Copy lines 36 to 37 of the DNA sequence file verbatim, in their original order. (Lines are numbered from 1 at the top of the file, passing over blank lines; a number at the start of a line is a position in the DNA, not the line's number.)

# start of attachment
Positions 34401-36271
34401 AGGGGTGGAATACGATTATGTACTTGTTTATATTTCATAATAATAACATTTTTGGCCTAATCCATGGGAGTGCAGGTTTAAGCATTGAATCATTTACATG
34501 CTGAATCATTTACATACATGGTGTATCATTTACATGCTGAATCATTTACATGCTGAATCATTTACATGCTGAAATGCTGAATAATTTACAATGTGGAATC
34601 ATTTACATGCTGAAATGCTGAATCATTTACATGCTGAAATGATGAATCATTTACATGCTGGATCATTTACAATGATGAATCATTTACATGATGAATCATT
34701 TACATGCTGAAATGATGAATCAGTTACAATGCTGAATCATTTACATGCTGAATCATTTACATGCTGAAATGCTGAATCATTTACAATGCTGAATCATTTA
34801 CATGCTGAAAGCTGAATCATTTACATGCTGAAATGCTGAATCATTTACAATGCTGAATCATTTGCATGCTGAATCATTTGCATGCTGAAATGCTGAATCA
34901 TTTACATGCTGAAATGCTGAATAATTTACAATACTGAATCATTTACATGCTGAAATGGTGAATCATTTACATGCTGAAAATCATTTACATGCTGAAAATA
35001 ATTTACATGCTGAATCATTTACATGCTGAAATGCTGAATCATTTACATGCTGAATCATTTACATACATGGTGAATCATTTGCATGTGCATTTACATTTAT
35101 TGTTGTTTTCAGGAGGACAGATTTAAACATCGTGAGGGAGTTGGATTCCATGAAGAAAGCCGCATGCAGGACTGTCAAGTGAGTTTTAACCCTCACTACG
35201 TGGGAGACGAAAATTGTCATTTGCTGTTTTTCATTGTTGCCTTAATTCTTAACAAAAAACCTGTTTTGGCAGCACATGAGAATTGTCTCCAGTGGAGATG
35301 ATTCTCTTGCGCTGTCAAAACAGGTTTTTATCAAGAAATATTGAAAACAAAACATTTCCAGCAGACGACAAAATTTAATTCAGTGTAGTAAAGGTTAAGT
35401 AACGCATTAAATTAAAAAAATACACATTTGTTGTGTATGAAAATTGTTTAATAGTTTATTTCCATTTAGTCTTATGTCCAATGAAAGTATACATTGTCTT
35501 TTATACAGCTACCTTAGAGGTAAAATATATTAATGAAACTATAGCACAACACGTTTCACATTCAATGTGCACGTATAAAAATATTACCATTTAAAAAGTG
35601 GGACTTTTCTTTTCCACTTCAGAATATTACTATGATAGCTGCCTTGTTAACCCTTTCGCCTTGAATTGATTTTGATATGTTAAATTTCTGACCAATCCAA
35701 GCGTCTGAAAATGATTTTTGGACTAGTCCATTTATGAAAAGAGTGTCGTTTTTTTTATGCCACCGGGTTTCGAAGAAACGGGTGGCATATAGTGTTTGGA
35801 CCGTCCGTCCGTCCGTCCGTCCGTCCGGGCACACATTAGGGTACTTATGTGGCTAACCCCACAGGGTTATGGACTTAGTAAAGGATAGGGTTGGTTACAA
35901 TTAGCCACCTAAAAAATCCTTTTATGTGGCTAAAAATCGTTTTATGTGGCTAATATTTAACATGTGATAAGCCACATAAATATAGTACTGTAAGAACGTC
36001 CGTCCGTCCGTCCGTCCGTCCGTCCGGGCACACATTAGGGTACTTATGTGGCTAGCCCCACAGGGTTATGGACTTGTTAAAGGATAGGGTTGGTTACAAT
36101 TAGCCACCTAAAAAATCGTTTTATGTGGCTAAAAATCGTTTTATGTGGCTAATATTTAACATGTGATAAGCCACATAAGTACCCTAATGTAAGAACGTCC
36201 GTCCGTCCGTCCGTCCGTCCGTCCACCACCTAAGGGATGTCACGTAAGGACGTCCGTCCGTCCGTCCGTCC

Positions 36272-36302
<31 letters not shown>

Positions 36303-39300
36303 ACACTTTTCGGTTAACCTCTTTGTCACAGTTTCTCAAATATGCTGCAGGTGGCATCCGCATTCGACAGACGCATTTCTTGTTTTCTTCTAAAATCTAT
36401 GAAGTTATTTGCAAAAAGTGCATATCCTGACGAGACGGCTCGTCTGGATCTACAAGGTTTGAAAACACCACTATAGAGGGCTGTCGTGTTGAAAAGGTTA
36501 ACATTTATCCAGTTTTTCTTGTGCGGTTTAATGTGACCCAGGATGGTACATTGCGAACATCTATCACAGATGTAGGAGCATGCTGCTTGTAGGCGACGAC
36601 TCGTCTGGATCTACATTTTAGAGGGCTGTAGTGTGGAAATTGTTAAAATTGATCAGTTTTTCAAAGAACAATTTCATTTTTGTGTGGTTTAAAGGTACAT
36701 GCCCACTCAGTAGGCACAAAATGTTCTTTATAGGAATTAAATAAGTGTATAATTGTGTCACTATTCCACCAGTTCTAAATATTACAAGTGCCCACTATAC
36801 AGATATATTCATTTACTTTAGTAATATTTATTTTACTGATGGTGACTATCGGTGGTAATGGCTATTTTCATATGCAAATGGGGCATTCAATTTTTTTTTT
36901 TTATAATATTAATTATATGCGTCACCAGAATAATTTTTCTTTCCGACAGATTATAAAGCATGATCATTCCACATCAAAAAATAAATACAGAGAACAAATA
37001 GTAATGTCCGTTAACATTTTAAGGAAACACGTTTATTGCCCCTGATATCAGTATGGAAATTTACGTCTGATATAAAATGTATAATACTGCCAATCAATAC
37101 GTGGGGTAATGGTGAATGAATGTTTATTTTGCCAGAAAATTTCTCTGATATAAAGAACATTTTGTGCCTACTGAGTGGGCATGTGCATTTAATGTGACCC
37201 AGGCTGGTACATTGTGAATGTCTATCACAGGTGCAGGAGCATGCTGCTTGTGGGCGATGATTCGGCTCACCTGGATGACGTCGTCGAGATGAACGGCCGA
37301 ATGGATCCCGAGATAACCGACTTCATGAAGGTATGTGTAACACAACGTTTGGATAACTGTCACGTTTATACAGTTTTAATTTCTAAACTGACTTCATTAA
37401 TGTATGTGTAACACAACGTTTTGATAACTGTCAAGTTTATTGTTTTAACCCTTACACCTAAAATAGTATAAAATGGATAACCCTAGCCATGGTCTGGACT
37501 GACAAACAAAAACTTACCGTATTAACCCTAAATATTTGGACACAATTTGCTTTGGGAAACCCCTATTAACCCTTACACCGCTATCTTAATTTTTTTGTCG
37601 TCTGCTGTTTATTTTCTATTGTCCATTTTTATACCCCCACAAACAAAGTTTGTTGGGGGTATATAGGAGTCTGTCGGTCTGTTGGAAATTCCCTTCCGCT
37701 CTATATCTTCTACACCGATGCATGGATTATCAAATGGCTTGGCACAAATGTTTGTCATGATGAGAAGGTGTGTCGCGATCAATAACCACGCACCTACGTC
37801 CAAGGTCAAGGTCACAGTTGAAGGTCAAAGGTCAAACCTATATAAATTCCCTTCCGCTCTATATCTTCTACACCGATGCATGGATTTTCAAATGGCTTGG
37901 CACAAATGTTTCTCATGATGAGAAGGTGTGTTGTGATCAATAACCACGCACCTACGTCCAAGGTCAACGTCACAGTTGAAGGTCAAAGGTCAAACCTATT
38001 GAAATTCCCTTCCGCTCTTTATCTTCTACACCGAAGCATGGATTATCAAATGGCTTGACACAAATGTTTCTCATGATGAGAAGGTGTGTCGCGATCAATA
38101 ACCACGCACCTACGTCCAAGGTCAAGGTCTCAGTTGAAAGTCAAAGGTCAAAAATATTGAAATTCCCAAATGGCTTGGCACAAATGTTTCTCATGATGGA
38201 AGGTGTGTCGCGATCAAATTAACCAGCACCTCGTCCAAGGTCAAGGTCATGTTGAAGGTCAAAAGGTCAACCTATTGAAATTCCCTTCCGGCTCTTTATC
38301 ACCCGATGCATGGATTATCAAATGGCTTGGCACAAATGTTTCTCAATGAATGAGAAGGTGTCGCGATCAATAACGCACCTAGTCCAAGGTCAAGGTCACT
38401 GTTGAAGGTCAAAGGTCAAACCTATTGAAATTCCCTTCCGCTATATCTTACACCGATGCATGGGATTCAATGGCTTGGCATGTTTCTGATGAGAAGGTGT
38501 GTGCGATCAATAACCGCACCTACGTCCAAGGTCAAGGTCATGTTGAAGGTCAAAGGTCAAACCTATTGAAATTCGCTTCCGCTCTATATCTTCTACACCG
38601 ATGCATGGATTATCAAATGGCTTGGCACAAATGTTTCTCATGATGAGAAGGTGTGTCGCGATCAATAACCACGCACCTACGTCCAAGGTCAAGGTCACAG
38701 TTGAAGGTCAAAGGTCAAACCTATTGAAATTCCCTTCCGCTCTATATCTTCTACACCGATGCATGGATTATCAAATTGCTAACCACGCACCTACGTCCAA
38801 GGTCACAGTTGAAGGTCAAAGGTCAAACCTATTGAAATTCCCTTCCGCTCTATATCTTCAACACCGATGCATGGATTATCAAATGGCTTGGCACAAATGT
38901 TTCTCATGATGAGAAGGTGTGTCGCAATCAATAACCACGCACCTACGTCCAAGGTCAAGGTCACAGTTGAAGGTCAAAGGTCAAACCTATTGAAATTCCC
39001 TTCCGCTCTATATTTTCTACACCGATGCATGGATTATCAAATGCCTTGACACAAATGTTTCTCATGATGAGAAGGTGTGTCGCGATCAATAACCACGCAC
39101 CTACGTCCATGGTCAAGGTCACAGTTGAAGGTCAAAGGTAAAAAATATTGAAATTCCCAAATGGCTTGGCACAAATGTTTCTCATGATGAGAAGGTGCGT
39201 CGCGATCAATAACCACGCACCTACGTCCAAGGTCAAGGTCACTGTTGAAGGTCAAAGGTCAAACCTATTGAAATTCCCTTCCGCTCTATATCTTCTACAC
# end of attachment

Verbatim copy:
37501 GACAAACAAAAACTTACCGTATTAACCCTAAATATTTGGACACAATTTGCTTTGGGAAACCCCTATTAACCCTTACACCGCTATCTTAATTTTTTTGTCG
37601 TCTGCTGTTTATTTTCTATTGTCCATTTTTATACCCCCACAAACAAAGTTTGTTGGGGGTATATAGGAGTCTGTCGGTCTGTTGGAAATTCCCTTCCGCT